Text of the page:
Pieciak says people will start to see rates decrease this week, but increases won't go into effect until April 2022.
- Abagael Giles
5. Vermont to receive more than $1.2 million in federal funds to address unemployment fraud
Vermont is getting just over $1.2 million in federal funding to help root out fraud in the state's unemployment program.
The federal Labor Department announced the awards Friday.
The money can be used to strengthen identity verification, enhance fraud detection, increase cybersecurity and expand overpayment recovery efforts, the agency says.
Last spring, Vermont was one of many states that saw an influx in fraudulent unemployment claims. In March, the Vermont Department of Labor stopped accepting new online applications for unemployment benefits after 90% were deemed to be fake.
- Brittany Patterson
6. Welch encourages Vermonters to not think price tag, but services, in infrastructure bill debate
The future of a $3.5 trillion social infrastructure bill in Washington remains unclear.
The bill, which has passed in the House, still needs to pass the U.S. Senate.
Congressman Peter Welch on Thursday told VPR’s Vermont Edition that Vermonters should think less about the price tag, and more about what’s in the bill.
“There's child care that was going to make it possible for middle and low income families to be secure about their kids each day,” Welch said. “Number two, there's pre-K. We want early education."
Some progressive Democrats have vowed to vote against a smaller $1 trillion infrastructure package, until the votes are secure for the larger bill, which would include money for social programs and fighting climate change.
- Brittany Patterson
7. Rights & Democracy joins school officials asking to change Vermont's education funding formula
A progressive political organization is throwing its weight behind a push for changes to Vermont’s education funding formula.
Dan Fingas is organizing director for Rights and Democracy.
During a press conference Thursday, the group called on lawmakers to overhaul the school funding formula.
“The current formula fails to properly account for the cost of educating children who attend small schools, rural schools, come from low-income households or require English language learning services,” Fingas said.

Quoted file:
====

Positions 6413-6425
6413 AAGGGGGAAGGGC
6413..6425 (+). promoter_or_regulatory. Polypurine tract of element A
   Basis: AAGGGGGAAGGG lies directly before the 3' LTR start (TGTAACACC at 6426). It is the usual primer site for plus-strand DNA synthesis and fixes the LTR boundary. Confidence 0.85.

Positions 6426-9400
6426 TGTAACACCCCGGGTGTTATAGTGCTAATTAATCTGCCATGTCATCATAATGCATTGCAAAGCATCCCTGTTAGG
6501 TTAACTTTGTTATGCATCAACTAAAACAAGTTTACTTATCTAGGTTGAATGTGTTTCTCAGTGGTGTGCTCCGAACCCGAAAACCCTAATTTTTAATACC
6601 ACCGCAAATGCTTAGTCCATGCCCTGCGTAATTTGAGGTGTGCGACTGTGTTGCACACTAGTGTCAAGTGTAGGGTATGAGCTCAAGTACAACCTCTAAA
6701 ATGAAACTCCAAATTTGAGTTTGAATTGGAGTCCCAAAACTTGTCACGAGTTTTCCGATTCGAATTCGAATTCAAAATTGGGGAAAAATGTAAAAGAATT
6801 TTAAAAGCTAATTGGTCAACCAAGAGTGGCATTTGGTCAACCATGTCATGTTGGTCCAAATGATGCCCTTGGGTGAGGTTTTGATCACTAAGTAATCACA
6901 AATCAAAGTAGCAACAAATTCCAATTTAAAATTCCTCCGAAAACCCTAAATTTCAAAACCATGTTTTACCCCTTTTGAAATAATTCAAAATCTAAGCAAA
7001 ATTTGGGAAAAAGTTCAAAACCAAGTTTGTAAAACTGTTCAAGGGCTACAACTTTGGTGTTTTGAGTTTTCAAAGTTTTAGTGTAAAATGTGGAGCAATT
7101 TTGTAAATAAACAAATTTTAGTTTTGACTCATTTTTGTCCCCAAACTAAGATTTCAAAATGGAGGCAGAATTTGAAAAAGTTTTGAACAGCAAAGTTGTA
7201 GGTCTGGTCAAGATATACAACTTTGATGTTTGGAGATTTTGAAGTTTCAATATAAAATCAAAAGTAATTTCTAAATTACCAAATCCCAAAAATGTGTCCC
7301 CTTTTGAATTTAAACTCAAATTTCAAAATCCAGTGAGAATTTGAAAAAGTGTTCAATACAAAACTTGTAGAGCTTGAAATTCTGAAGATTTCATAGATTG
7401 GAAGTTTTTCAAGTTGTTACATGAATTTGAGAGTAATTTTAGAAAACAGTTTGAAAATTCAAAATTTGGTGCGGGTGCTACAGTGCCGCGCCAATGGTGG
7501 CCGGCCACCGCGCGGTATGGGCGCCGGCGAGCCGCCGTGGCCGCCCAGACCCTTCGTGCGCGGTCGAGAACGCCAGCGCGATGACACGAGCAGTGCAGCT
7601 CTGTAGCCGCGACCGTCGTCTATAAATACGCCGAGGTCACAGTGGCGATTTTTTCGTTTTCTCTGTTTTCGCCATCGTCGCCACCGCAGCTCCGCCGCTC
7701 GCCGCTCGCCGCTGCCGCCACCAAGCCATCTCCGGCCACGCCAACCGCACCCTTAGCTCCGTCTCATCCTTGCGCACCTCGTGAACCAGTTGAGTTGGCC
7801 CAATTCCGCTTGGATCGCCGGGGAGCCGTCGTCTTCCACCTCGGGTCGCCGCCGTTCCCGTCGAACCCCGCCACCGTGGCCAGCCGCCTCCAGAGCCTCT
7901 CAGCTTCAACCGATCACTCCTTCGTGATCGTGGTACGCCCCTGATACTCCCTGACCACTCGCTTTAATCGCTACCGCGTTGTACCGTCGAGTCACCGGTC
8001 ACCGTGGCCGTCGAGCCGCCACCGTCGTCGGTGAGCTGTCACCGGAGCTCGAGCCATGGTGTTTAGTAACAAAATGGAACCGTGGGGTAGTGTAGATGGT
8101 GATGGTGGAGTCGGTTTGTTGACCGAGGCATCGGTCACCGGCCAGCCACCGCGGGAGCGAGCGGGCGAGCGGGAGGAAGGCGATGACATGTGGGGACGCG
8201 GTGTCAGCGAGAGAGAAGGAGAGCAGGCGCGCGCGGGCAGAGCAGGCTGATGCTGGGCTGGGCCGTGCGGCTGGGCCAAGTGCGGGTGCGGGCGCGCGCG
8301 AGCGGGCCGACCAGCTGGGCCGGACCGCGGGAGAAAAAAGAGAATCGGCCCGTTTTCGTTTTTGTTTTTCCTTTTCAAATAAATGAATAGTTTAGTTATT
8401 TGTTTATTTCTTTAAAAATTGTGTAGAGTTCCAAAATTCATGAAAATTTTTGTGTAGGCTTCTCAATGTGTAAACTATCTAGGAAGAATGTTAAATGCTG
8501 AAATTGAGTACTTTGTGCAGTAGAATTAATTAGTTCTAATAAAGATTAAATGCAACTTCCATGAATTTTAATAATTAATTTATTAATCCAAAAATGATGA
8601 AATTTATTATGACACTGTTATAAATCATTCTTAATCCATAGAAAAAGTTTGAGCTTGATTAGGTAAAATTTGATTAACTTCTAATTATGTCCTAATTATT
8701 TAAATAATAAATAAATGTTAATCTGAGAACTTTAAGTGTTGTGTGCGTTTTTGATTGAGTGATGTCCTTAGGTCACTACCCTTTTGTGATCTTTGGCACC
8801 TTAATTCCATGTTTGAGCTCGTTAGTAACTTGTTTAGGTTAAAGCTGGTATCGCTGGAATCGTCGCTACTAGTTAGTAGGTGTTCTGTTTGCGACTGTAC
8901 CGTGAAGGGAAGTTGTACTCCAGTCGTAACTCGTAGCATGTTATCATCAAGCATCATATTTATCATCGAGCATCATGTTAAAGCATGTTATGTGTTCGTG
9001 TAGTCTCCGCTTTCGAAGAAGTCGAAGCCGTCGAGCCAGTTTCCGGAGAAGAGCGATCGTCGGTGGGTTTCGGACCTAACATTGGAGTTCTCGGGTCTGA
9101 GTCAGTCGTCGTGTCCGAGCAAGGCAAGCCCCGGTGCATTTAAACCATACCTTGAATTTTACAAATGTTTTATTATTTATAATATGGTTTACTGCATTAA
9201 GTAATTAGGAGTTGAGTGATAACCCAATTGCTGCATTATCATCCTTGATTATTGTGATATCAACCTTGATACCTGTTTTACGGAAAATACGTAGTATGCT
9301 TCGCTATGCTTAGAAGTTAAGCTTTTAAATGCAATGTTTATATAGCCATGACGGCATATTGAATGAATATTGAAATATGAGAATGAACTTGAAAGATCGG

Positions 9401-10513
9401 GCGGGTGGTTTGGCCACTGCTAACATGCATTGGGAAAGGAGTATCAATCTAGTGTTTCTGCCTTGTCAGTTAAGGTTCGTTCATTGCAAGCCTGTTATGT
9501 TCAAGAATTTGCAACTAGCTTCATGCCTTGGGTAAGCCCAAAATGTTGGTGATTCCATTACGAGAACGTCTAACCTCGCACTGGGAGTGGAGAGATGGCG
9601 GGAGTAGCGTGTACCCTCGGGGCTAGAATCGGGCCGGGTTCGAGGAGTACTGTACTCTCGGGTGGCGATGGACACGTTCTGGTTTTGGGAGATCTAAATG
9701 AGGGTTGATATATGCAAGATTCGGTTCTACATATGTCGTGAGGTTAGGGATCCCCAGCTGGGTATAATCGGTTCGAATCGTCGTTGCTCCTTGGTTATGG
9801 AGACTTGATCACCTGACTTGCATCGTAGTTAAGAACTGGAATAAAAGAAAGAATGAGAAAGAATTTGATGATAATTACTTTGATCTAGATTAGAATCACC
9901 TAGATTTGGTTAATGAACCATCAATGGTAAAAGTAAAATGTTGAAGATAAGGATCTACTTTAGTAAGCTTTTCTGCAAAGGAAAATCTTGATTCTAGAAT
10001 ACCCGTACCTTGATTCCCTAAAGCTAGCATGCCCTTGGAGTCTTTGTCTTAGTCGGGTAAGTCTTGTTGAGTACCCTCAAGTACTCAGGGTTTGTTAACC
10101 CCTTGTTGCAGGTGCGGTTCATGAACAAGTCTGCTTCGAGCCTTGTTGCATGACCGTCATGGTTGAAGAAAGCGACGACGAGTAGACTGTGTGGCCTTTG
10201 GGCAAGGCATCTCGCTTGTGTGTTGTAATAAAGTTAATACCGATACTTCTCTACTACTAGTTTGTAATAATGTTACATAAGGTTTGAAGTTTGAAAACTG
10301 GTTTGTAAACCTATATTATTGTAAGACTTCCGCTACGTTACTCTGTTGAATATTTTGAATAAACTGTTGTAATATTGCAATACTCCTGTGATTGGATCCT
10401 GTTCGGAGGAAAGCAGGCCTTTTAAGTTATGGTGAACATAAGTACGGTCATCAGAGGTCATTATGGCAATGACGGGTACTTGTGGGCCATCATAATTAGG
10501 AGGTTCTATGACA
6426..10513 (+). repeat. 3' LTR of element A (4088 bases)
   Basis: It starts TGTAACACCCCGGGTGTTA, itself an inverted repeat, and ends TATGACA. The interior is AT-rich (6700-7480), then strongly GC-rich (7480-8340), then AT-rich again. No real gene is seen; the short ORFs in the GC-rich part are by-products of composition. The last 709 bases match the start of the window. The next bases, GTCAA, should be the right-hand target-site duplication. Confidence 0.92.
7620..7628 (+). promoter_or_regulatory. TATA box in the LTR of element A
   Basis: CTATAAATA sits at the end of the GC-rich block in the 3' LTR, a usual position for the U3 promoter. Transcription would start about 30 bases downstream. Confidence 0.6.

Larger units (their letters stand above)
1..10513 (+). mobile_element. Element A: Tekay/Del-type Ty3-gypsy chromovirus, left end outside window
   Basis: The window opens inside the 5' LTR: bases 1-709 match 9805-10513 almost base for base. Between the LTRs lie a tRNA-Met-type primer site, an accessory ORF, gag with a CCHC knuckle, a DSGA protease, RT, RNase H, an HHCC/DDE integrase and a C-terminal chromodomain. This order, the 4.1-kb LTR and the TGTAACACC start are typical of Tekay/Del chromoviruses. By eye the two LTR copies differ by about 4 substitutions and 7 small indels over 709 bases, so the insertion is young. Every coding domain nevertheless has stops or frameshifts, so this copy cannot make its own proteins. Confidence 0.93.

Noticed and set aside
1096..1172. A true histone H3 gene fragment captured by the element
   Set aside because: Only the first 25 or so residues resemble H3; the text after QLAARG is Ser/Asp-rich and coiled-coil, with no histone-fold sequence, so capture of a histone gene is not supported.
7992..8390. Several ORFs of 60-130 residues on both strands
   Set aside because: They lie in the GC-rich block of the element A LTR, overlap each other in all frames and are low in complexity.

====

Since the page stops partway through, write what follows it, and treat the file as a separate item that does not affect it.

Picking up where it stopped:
A coalition of school officials from across Vermont is also seeking changes to the funding system.
They want the funding formula to reflect the higher cost of educating students from diverse or disadvantaged backgrounds.
- Peter Hirschfeld
8. Migrant Justice celebrates four years of farm worker human rights program
The farm worker advocacy group Migrant Justice will celebrate four years of its farm worker human rights program Saturday.
In 2017, Migrant Justice signed an agreement with Ben & Jerry’s that requires the company’s dairy suppliers to comply with a code of conduct. It's aimed at improving housing, pay and schedules for dairy workers.
Since the program began, Migrant Justice says it’s impacted workers on more than 60 farms in Vermont and New York.
On Saturday, the group will launch a three-week speaking tour to lobby Hannaford supermarket to join the Milk With Dignity program.
An event in Burlington’s Leddy Park will begin at 11:45 a.m.
- Elodie Reed
9. Cannabis Control Board partnering with Efficiency Vermont
The Vermont Cannabis Control Board is partnering with Efficiency Vermont to ensure that all cannabis growers adhere to strict energy conservation measures.
Indoor cannabis operations are considered to be one of the largest consumers of energy of any agricultural crop the board says.
And it says it's expecting that most indoor growers will have at least four harvests through the course of a year.
Board member Kyle Harris says it's critical for these growers to have access to the most energy efficient equipment that's available.
"Efficiency Vermont has been a part of this conversation,” Harris said. “The way that Efficiency Vermont works, is if you go above and beyond the regulatory floor, they have rebate incentives, and they have programs that are ready for as soon as we're ready."
The board is scheduled to create a retail cannabis marketplace in Vermont by next fall.
- Bob Kinzel
10. Northern Vermont still experiencing dry conditions
The portion of Vermont experiencing dry conditions didn't substantially shrink this week, the latest federal data shows.
Streams in the Northeast Kingdom are still flowing at well below normal levels, even as southern Vermont continues to see flows that are much higher than average.
USGS data shows groundwater levels in the southern part of the state have largely recharged, but in the Kingdom, remain at just 10% of normal.
Eight northern counties are seeing abnormally dry conditions, with parts of Franklin, Lamoille, Orleans and Essex counties still in moderate drought.
One year ago, more than 70% of Vermont was experiencing moderate drought.
NOAA finds the northeastern part of the state would need to see about 9.5 inches of rain in the next month, to fully recover.
- Abagael Giles
Elodie Reed compiled and edited this post.